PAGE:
UT beats 'Bama on diversity

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University of Alabama President Judy Bonner listens to students protesing the university's segregated sorority system on the campus in Tuscaloosa, Ala., Wednesday, Sept. 18, 2013. (AP Photo/The Tuscaloosa News, Robert Sutton)

The University of Texas at Austin and the University of Alabama are two very different campuses. The football teams have had varying degrees of success in recent years, both schools have distinct takes on the Southern aesthetic and a raincoat might actually be worth buying in Tuscaloosa. However, it’s become clear that there is a more meaningful gulf between the two schools in how their respective administrations approach diversity. 

Every historic Southern state university has to deal with the vestiges of discrimination on its campus. As a student at Texas and a former student at Alabama, I’ve had an opportunity to see how each institution approaches what can be a delicate issue.

In the past two weeks, coverage by UA’s student newspaper, the Crimson White  (for which I wrote during my time at Alabama), revealed that multiple sororities at the University of Alabama had declined to bid a particularly qualified applicant because she was black.

According to an article in the Guardian, people familiar with the university’s historic Greek system, including UA alum and Alabama governor Robert Bentley, have suggested that the outsize influence of Greek alumni has led to the sustained segregation.

For years, senior administrators like President pro tempore of the University of Alabama Board of Trustees Paul Bryant, Jr.; UA president Judy Bonner; and before her president Robert Witt, who is now Chancellor of the University of Alabama system, have shrugged off the responsibility to instigate change, despite the fact that, according to the Crimson White, other Southern schools with comparable Greek systems like Auburn and Ole Miss have made meaningful strides toward an integrated campus community.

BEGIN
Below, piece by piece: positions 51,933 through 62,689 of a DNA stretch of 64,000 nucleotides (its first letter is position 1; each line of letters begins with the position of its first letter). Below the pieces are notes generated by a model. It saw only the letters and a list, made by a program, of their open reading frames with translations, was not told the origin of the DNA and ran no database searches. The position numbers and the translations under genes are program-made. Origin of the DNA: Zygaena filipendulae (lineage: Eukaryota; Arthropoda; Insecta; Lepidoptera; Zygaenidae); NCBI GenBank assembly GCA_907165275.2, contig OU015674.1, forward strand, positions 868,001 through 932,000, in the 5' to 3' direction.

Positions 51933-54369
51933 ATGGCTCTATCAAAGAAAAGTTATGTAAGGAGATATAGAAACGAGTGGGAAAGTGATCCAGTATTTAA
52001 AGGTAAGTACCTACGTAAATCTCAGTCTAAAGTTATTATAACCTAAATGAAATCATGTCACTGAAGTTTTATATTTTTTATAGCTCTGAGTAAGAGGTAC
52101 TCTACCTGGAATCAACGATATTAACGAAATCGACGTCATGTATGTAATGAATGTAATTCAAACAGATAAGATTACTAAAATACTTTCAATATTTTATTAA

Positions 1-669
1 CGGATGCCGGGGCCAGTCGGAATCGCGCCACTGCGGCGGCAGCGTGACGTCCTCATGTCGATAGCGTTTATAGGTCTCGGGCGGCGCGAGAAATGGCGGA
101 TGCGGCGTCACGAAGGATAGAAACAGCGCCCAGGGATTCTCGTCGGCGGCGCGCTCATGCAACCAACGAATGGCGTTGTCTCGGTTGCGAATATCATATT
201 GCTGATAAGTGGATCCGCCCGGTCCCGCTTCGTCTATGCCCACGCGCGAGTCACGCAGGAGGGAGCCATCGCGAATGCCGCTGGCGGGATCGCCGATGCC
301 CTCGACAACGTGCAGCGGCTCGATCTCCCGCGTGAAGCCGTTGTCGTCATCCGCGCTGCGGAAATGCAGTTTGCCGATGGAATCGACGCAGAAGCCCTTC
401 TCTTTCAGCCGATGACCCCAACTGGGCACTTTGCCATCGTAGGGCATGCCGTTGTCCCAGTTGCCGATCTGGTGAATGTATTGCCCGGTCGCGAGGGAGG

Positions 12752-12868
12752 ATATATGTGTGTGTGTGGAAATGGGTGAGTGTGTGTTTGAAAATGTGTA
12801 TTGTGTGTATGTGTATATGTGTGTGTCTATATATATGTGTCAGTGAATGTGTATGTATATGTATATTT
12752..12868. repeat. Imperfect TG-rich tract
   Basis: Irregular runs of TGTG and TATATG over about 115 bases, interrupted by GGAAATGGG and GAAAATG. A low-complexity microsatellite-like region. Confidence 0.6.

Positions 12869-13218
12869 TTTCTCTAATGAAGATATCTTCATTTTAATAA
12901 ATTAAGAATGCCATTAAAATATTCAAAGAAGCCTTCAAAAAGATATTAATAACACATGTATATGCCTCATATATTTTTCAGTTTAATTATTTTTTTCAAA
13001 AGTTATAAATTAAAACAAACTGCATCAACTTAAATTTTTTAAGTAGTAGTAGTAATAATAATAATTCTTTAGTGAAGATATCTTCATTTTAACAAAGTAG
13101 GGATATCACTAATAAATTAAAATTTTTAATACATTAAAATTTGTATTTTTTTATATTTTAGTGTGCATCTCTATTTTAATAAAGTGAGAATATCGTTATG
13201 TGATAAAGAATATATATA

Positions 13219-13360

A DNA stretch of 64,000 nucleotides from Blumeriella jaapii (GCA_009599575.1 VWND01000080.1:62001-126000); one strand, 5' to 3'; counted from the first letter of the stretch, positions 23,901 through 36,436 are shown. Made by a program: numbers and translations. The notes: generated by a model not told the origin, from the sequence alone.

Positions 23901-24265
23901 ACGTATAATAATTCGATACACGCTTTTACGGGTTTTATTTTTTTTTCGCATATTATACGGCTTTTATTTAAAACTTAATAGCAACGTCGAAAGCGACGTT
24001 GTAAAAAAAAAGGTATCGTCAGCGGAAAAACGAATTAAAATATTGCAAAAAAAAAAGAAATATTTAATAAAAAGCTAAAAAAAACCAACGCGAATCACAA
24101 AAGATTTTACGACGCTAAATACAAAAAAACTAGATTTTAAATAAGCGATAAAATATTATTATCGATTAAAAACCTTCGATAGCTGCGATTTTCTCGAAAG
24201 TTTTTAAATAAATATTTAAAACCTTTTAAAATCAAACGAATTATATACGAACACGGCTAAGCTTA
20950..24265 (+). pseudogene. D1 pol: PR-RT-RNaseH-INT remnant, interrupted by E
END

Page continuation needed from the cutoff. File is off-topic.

Although Bonner worked with sororities to initiate a new round of rush that culminated in multiple African-American girls receiving bids, there is no denying that there’s a serious problem with racism on a school’s campus when it takes days of negative national media attention to force the school’s administration to address decades-old blatant, institutional discrimination.

The severely delayed actions of the UA administration stand in stark contrast to those of the University of Texas in the Fisher v. Texas Supreme Court case. In the publicity surrounding the case, President William Powers Jr. and his administration received significant attention for the racial component of the holistic evaluation used in UT’s admissions process.

Although the use of racial background in admissions decisions is a concept with its own merits and problems, the University’s strong defense of it demonstrates its clear commitment to diversity. UT spent years and, according to Inside Higher Ed, almost $1 million dollars defending its diversity policy in front of the Supreme Court, whereas Alabama felt it was enough to simply pay lip service to the concept in press releases that shrug off real responsibility to lead institutional change.

 At Alabama the segregation of the Greek system, barring a few newer organizations, was an open secret. Although I can only speculate as to the reason why segregation and deep class divisions at Alabama are so persistent, the administration there has shown itself to be unwilling to address the problems from which these issues stem. 

While the University of Texas deals with its own challenges in regard to race, defending its admissions policy in Fisher and, according to CNN, renaming a residence hall previously named after a Klansman show a good-faith effort on the part of the president and the regents to remove obvious legacies of discrimination from campus. Although the University can’t promote diversity in every aspect of campus life, it can strive to create an environment in which racial divides are not openly tolerated.

The past several months have shown stark differences in how administrations can confront these issues.

Alabama’s administration chose to ignore racial problems until BuzzFeed and The New York Times reported on it. UT’s administration chooses to confront them head-on, even at steep financial cost.

So even though these universities may be facing difficulties, be they in the performance of the football team or the prejudices held on campus, it is important that the administration lead its students in achieving all the glittering generalities laid out in the admissions brochures.

Matula is a finance junior from Austin.